Welcome back to Road Show by CNET's live stage, at the 2017 North American International Auto Show here in Detroit.
My name is Tim Stevens, I'm Editor in Chief of Road Show.
And joining me now is Rod Albert Executive director of the ADA.
Rod, welcome to our show floor, to our stage.
And welcome to your show floor.
This is your show in a bit of a way, right?
Yeah, I've been doing this show for 27 years.
It's hard to believe.
I don't look that old, I know, right?
27 years, I think not.
But yeah, we're proud of where we've grown the show over the last several years in particular.
Even after coming out of 2009 So challenging for everybody.
But we're in a good place right now.
And it's an exciting time in the car market, and with mobility and everything else, as you've seen this week, it's just taking off.
Yeah, I want to talk about some of the unveils.
I want to talk about the new automobility section.
But first I want to talk about an interesting and unexpected partnership, and that's with the Pixar movie Cars.
There was a A product launch here of a car that [LAUGH] actually exists in the real world.>> Well I guess that just shows that we're pretty diverse.
We try to do it all here right.
But John Lasseter and his team came in back in 2002.
I believe was the year.
He came back and he came here to get ideas for that first car movie.
And he loves cars.
He's really got a passion for it.
He spent a couple of hours on the show floor getting in all the details.
But the nice thing is, they called about eight months ago and they said, we wanna keep it under the radar but we're gonna love to come in and do our product there.
And we had to think it over.
we thought, how's it gonna work out with the auto manufacturers?
But the beauty was, everybody loved it.
And having them come in and bring in the McQueen and all the other debuts of the cars.
It's gonna be a great movie coming out this summer.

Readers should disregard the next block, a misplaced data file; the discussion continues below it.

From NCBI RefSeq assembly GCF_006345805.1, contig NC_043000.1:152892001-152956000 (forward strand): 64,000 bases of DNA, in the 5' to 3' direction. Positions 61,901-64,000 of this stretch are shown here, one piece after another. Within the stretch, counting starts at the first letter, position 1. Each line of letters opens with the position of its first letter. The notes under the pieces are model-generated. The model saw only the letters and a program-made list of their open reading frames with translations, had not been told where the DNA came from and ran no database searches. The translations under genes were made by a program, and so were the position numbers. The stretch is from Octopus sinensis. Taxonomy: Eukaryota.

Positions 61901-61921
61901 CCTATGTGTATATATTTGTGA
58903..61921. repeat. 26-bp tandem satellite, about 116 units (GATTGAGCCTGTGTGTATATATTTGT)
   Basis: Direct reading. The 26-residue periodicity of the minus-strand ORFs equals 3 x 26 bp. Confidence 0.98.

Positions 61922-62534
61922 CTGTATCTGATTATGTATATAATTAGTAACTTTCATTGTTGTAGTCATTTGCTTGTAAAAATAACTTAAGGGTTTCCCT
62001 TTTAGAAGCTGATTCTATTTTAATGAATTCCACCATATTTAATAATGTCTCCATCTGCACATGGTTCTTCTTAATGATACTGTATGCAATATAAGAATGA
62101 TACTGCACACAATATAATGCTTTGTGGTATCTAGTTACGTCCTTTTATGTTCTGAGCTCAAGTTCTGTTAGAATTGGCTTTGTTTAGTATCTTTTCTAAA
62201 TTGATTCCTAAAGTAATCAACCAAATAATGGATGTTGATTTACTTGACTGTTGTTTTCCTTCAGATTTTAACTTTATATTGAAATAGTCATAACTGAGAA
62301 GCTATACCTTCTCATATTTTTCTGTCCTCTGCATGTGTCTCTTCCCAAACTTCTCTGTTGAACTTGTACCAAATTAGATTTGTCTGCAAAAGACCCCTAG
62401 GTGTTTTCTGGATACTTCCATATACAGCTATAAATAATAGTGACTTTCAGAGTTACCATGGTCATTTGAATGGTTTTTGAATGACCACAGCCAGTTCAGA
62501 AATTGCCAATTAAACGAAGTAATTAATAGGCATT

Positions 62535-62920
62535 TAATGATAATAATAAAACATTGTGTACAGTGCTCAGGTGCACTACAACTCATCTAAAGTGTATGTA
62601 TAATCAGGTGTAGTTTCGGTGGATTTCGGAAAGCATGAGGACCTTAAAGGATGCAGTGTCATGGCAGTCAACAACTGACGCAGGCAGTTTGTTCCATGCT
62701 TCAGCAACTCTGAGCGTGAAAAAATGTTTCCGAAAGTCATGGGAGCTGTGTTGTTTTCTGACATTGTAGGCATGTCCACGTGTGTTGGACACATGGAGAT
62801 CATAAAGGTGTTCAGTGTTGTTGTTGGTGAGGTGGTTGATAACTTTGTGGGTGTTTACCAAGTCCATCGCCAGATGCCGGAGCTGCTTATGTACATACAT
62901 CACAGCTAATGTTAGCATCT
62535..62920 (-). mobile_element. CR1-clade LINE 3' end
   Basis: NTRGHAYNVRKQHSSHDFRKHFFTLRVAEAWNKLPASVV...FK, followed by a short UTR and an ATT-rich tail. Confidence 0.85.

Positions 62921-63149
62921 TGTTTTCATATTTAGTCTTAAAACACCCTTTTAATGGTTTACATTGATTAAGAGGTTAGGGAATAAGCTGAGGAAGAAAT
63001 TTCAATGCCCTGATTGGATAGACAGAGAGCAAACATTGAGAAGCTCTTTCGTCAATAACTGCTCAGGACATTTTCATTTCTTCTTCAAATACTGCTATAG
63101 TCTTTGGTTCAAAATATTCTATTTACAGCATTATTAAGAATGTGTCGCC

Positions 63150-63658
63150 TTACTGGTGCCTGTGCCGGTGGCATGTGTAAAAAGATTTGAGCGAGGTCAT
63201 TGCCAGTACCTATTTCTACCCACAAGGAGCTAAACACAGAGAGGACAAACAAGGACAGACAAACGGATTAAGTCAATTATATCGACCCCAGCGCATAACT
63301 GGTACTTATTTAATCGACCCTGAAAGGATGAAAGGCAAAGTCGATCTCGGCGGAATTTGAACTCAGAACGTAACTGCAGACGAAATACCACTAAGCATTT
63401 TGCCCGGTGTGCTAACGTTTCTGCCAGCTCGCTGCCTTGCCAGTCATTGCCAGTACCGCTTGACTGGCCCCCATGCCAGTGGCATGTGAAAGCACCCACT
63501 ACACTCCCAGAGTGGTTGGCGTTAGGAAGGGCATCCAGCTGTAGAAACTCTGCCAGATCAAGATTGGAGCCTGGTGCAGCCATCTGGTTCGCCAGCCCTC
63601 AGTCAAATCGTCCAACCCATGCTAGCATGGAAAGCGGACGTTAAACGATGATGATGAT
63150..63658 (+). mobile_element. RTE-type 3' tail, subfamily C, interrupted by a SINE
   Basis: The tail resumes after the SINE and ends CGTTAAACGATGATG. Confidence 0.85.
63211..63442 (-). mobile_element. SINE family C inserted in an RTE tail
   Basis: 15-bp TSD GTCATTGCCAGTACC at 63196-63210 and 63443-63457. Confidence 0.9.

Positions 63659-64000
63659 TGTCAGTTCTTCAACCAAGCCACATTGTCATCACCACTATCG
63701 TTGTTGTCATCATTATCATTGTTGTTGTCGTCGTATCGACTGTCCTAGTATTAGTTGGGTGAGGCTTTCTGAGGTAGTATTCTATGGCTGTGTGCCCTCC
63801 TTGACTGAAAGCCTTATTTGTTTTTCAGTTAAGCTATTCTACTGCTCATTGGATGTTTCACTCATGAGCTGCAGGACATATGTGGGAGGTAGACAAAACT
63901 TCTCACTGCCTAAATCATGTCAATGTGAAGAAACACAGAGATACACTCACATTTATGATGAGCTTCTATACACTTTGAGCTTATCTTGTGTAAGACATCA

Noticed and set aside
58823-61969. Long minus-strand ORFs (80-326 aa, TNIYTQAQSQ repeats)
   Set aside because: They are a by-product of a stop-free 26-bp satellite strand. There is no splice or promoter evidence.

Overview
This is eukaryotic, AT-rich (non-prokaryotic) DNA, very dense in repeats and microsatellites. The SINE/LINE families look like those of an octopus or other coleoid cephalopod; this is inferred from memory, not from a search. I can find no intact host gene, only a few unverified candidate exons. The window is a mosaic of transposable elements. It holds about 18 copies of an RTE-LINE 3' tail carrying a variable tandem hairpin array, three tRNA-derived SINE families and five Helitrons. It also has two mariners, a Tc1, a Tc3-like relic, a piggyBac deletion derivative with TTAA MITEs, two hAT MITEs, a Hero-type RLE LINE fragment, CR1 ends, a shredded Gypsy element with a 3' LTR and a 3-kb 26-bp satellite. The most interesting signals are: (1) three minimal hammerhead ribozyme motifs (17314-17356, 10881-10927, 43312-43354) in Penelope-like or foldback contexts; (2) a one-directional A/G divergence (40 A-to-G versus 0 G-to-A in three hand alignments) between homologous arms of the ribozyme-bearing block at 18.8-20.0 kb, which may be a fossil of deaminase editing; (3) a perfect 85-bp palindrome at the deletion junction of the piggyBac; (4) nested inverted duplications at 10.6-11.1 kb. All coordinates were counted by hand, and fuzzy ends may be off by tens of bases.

Yeah it's something that, I mean we're all adults and this is a movie for kids obviously but even seeing the life size Speed McQueen roll up on stage yesterday, or on Sunday, excuse me.
That was pretty awesome.
Yeah, the audience seems so real when you're next to it, like I'm actually meeting a movie star, you know?
You won't believe how many people took to that and the camera's going.
They're trying to embargo that too.
There's so many people there, with the press watching that.
But impossible, everybody's got their cameras going.
But the beauty is it's just part of what the auto industry and the love for it's all about.
And it goes well beyond just The animation side's even a part of that too.
And John Lasseter, who's a creative guy with Disney and Pixar, and a big star himself.
It's a big deal to have them here and it was a great kickoff.
Definitely a great way to kick off.
And also started to kick off things with the Automobility Program, which kicked off on Sunday.
So that's a new extension to the Detroit show for the first time coming out this year.
Tell me a little bit about Automobility and basically what was the idea launching that.
Everybody knows mobility is just a big deal right now in regard to the technology and the companies coming in.
And even myself as I'm getting older sometimes I have to realize it The autonomy and all this kind of things going on with cars, we have to embrace.
I went out this past year and a half with my team.
We travelled all over the world.